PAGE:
The Mediterranean Muse – The Allure of Venice
Venice is a city in northeastern Italy. It is the capital of the Veneto Region and the Province of Venice and is nicknamed La Serenissima (“The Serene”). Its historic center (centro storico) is situated on the larger islands in the Venetian Lagoon. In the lagoon there are 118 islands. Venice extends over some 50 km between the mouths of the rivers Adige in the south and Piave in the north in the Adriatic Sea. Venice was until 1797 the capital of the Republic of Venice and with over 180,000 inhabitants, one of Europe’s largest cities. Until the 16th century it was one of the biggest commercial cities and settled the trade between Western Europe and the eastern Mediterranean. Venice’s nobles profited from trade in luxury goods, spices, salt and wheat. Venice became the largest financial center and dominated a colonial empire that stretched from northern Italy to Crete and at times up to Cyprus.
Art rose to the highest importance in Venice during the Renaissance and Baroque periods. It was the “antithesis” to Florence and home to many artists like Tintoretto, Titian, Veronese, and Canaletto.
Venice has about 175 channels with a total length of around 38 km. The main channel and waterway is the Grand Canal. Many other channels sit alongside the historic center. Through a system of water regulation there is a continuous circulation that purifies the city and water. Since the 18th century many canals were either filled in, or shut down, which can be read on the label “Rio Terà” in many cases. For example, the wide Via Garibaldi was created by filling in a channel in 1776.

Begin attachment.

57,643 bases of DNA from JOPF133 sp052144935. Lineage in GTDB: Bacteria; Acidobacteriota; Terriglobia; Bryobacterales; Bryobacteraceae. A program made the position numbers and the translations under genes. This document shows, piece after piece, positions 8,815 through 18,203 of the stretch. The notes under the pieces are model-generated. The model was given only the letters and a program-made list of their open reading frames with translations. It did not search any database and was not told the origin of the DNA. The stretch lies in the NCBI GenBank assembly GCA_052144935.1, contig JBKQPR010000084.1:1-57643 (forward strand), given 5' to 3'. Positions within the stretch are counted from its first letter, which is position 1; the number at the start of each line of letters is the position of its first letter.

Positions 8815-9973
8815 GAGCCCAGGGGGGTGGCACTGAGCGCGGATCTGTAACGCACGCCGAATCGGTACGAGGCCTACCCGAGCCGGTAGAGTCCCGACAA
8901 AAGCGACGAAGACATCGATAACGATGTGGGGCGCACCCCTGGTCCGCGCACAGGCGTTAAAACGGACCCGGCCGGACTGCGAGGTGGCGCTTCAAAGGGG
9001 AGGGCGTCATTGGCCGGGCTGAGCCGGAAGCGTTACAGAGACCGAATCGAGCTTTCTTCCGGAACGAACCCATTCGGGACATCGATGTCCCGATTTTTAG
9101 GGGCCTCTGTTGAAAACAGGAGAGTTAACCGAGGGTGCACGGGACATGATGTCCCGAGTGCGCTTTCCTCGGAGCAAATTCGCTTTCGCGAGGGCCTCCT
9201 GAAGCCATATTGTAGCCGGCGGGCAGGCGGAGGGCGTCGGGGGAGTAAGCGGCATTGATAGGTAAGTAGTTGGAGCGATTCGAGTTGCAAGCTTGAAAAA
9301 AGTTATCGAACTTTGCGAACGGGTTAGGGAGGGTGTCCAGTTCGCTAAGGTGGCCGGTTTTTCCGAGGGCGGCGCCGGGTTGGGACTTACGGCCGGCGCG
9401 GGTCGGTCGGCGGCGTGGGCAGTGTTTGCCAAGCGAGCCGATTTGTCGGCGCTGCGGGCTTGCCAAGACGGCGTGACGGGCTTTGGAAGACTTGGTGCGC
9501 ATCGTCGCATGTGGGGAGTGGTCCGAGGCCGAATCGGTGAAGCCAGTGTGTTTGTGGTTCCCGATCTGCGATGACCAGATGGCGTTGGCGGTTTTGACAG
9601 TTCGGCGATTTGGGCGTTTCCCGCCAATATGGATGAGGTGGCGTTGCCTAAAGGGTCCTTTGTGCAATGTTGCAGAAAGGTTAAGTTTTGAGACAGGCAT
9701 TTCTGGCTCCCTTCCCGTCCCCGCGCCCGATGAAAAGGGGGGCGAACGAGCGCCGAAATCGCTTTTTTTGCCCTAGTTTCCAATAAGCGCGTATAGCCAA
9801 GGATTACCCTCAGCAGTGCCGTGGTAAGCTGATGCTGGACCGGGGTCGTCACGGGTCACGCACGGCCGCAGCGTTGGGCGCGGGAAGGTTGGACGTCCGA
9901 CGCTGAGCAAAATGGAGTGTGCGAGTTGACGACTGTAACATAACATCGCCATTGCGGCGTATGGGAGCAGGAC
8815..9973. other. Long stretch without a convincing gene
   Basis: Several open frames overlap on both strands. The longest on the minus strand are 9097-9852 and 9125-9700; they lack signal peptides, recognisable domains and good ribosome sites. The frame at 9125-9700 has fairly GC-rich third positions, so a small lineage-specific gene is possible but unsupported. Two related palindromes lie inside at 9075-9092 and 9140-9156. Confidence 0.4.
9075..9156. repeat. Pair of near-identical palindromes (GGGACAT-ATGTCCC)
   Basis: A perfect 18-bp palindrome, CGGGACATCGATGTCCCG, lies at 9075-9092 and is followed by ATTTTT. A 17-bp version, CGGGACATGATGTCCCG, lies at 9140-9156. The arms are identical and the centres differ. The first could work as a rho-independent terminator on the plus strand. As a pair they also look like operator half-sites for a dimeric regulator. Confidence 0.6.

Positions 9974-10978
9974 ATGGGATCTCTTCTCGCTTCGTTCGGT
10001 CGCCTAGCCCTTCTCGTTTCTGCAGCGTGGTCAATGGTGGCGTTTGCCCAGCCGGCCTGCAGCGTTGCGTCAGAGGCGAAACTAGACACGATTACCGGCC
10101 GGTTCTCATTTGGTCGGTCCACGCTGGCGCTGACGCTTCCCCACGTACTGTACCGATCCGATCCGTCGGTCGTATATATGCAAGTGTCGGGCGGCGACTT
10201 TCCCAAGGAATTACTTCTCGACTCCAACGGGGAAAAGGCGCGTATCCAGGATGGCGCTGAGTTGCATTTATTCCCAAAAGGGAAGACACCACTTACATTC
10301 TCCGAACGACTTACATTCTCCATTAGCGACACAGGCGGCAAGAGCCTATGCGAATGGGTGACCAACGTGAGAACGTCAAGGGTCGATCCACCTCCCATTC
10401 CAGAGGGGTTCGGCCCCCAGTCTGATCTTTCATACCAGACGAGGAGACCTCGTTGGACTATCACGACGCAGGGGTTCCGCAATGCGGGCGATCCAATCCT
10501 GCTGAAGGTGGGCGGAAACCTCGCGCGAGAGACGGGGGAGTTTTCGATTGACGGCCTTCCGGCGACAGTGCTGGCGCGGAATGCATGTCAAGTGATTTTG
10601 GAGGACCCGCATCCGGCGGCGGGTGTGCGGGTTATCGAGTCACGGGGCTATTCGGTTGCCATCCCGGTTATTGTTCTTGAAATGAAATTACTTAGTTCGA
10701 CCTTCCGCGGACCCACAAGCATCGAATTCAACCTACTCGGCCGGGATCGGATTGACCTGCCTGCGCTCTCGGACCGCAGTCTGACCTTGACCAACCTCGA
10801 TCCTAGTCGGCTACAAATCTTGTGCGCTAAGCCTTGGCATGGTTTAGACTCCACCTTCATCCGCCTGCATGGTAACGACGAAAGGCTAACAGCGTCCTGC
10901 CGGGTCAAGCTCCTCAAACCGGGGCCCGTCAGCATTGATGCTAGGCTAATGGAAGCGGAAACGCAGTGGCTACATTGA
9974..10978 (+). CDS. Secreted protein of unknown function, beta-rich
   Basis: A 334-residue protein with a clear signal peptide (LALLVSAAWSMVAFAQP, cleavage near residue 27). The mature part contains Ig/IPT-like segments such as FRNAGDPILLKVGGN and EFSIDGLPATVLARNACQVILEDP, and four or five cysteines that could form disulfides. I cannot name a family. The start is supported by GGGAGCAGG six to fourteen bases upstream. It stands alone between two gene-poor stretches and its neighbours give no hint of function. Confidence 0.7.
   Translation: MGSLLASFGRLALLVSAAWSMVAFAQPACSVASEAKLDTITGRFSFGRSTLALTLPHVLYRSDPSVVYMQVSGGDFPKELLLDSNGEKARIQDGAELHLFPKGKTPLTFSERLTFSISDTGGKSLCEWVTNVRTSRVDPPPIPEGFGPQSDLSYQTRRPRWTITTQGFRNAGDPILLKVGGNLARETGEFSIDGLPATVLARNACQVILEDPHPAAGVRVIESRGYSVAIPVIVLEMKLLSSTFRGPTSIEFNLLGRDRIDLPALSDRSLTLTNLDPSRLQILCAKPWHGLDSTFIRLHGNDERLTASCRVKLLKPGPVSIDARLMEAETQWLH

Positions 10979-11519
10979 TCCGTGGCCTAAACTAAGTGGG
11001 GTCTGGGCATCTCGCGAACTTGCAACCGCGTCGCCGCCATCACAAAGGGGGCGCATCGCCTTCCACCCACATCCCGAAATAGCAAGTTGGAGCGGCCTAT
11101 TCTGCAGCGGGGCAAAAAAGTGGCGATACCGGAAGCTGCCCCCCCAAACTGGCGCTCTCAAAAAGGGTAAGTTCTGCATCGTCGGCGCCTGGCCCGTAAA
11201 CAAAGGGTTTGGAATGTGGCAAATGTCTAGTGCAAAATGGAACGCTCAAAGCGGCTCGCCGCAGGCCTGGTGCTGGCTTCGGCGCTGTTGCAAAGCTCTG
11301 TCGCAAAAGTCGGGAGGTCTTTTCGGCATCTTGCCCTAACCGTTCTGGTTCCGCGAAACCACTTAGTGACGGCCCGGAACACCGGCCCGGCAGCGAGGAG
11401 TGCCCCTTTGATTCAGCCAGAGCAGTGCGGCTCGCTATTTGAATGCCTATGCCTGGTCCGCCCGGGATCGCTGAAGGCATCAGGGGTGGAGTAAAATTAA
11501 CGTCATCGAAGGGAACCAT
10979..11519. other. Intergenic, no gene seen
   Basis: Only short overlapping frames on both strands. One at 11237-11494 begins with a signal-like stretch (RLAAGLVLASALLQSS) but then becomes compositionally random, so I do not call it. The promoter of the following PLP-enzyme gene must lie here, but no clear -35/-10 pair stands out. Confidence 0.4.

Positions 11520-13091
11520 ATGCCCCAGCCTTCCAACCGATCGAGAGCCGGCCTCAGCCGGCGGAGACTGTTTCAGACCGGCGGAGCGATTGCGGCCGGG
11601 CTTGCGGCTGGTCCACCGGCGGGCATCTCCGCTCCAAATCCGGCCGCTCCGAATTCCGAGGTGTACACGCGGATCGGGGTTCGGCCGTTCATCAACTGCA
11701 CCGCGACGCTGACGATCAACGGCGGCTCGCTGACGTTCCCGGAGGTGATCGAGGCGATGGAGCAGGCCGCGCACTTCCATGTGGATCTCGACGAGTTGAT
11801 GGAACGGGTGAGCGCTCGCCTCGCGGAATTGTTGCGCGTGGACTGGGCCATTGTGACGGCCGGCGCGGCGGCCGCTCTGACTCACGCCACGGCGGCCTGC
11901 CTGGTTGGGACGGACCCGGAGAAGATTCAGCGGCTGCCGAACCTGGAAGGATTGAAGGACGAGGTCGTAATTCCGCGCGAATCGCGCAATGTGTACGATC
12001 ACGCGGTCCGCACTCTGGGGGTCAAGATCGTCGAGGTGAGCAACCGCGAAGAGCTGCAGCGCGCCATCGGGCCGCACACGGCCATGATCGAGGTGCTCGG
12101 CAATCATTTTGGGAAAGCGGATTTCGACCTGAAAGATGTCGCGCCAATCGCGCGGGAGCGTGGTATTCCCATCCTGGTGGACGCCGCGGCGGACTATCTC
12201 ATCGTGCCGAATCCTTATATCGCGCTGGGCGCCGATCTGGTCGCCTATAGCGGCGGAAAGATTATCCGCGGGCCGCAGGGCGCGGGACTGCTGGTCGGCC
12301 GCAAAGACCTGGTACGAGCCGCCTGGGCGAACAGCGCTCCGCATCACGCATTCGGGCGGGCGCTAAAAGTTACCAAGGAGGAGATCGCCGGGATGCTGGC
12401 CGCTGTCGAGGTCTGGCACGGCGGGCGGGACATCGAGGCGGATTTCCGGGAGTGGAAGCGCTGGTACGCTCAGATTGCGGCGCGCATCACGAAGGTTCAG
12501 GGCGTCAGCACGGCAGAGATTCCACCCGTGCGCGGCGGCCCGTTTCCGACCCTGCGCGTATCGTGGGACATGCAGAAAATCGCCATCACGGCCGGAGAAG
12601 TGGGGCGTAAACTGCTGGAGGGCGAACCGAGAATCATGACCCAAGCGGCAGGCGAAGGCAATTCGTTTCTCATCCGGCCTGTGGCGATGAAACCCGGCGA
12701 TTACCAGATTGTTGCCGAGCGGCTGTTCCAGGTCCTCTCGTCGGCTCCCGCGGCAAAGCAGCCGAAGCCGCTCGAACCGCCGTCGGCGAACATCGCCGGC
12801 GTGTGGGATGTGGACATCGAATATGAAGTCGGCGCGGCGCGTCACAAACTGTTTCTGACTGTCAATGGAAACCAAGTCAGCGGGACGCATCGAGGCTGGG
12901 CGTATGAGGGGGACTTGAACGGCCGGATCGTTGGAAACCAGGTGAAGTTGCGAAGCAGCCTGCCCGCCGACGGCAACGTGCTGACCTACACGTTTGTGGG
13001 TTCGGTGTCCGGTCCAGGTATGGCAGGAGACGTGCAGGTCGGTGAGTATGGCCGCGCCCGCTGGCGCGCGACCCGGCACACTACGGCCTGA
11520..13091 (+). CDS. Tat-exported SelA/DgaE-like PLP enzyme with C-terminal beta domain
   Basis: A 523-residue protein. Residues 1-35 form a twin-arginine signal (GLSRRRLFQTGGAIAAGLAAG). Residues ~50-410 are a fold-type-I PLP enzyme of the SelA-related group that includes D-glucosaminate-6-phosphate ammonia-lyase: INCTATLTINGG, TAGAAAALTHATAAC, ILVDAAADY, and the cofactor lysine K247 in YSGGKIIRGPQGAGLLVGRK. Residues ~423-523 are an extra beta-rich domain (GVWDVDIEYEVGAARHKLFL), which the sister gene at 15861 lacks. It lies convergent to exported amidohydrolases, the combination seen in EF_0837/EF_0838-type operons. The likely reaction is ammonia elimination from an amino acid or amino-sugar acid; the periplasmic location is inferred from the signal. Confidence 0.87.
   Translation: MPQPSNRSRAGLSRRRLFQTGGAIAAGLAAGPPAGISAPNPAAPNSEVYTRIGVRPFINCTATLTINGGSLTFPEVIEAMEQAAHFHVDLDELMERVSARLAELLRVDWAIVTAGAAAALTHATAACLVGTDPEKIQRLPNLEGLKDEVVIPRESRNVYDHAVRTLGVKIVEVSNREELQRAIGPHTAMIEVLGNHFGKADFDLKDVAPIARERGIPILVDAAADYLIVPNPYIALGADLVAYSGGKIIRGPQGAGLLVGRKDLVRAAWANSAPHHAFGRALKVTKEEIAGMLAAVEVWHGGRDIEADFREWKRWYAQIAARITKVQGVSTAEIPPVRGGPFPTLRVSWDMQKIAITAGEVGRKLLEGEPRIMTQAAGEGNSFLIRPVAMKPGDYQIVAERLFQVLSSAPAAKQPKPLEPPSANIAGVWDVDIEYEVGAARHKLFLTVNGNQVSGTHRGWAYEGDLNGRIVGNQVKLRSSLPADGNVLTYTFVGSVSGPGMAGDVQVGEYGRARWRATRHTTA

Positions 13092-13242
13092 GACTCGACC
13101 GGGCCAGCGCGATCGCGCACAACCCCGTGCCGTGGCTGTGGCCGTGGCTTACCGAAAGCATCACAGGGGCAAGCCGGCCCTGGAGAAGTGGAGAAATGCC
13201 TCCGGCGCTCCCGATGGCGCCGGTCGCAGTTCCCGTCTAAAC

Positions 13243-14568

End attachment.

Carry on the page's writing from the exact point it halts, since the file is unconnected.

One of the most famous bridges, the Bridge of Sighs (Ponte dei Sospiri) connects the former state prison on the ground floor, the so-called Pozzi, with the Ducal Palace. Other bridges are named after the extravagant Rio, a nearby palace or a church, or oftentimes after a saint. The name Ponte Storto, probably occurs in Venice no less than ten times. Local legends claim that riding under the Bridge of Sighs at sunrise brings good luck.
The most common means of transportation in Venice is the gondola. The Traghetti (gondola ferries) cross the Grand Canal at eight places and bring their passengers from one bank to the other. This shuttle service is only one of the commitments of each gondolier. Be ready to be serenaded and entertained by these multi-talented individuals during your trip.
The gondolas originated during the days when only the Rialto Bridge was erected over the channel. At one time in the past, 10,000 gondolas existed. Now there are maybe 300, although little more than 400 licenses have been granted. The most common gondola type developed by boat builder, Domenico Tramontin, is the oldest, a design preserved from 1890.
Churches in Venice
Venice is full of churches (close to 124) that range in style from the Romanesque (crypt of San Zaccaria) to the Baroque. The Venetian church architecture follows Roman and European trends.